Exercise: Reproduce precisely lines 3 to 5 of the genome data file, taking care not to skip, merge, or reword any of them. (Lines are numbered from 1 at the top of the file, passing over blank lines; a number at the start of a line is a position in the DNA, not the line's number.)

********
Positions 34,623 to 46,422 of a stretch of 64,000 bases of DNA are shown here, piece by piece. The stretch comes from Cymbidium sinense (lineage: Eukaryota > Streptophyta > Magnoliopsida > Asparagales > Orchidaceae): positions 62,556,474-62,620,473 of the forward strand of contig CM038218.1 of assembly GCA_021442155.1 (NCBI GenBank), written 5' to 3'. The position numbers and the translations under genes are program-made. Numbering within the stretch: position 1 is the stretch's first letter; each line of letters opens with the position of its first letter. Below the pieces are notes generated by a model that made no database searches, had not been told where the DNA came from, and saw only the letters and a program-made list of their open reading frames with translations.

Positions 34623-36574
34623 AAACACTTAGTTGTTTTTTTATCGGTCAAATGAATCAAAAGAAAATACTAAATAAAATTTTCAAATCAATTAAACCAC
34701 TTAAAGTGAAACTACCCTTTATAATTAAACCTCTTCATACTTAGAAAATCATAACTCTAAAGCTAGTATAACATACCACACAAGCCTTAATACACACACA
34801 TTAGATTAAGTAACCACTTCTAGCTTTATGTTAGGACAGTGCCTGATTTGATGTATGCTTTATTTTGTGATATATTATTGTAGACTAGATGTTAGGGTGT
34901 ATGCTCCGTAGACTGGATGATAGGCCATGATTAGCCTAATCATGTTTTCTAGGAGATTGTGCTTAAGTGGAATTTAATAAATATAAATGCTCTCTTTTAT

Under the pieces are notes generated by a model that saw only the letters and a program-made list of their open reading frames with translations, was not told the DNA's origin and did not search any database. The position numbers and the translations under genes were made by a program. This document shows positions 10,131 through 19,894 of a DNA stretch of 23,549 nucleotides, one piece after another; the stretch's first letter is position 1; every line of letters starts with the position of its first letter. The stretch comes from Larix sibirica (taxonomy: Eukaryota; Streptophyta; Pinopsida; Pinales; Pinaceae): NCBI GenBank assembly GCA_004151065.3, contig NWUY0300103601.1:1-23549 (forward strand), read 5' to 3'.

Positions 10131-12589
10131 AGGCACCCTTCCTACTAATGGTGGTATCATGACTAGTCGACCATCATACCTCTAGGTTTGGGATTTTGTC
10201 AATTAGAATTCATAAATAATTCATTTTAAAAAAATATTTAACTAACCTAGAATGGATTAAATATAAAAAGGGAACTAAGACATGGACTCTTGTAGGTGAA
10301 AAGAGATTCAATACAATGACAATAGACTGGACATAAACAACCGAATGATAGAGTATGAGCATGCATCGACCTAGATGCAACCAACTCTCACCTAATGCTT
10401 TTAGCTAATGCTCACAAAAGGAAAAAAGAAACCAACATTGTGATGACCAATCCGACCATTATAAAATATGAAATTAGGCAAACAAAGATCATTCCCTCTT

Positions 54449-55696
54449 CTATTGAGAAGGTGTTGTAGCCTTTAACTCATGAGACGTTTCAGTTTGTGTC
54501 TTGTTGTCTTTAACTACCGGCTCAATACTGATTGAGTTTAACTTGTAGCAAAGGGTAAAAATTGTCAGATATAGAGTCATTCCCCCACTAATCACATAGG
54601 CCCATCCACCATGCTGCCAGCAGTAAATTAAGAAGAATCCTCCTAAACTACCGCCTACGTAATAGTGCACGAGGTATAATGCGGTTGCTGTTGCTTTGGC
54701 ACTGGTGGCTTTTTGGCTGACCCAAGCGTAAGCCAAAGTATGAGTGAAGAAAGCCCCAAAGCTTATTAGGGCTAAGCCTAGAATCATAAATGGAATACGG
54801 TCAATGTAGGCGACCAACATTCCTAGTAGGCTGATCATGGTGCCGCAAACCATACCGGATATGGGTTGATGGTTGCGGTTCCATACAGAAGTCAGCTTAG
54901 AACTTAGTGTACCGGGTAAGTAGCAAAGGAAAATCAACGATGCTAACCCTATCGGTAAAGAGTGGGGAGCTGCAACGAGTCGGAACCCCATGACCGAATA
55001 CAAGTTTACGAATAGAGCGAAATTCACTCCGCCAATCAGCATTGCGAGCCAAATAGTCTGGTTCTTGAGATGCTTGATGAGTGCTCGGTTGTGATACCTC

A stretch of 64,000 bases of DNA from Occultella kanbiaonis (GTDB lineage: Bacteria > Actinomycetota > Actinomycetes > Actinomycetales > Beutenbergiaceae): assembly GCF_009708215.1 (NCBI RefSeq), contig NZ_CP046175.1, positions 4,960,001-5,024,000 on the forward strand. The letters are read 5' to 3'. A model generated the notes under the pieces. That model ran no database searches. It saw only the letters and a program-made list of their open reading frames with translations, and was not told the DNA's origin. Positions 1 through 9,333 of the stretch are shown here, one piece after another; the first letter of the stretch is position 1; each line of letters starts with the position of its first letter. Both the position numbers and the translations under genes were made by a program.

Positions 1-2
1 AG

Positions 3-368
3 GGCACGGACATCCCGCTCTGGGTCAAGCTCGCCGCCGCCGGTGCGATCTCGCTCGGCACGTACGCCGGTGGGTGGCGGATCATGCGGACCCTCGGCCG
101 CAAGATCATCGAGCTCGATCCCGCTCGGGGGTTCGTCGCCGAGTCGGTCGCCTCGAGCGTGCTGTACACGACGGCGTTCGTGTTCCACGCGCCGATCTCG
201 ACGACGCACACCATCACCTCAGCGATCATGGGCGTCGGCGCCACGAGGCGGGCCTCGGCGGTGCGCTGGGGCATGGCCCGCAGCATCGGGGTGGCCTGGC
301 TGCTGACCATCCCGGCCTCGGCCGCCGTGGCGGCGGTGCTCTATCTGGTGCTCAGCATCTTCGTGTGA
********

34623 AAACACTTAGTTGTTTTTTTATCGGTCAAATGAATCAAAAGAAAATACTAAATAAAATTTTCAAATCAATTAAACCAC
34701 TTAAAGTGAAACTACCCTTTATAATTAAACCTCTTCATACTTAGAAAATCATAACTCTAAAGCTAGTATAACATACCACACAAGCCTTAATACACACACA
34801 TTAGATTAAGTAACCACTTCTAGCTTTATGTTAGGACAGTGCCTGATTTGATGTATGCTTTATTTTGTGATATATTATTGTAGACTAGATGTTAGGGTGT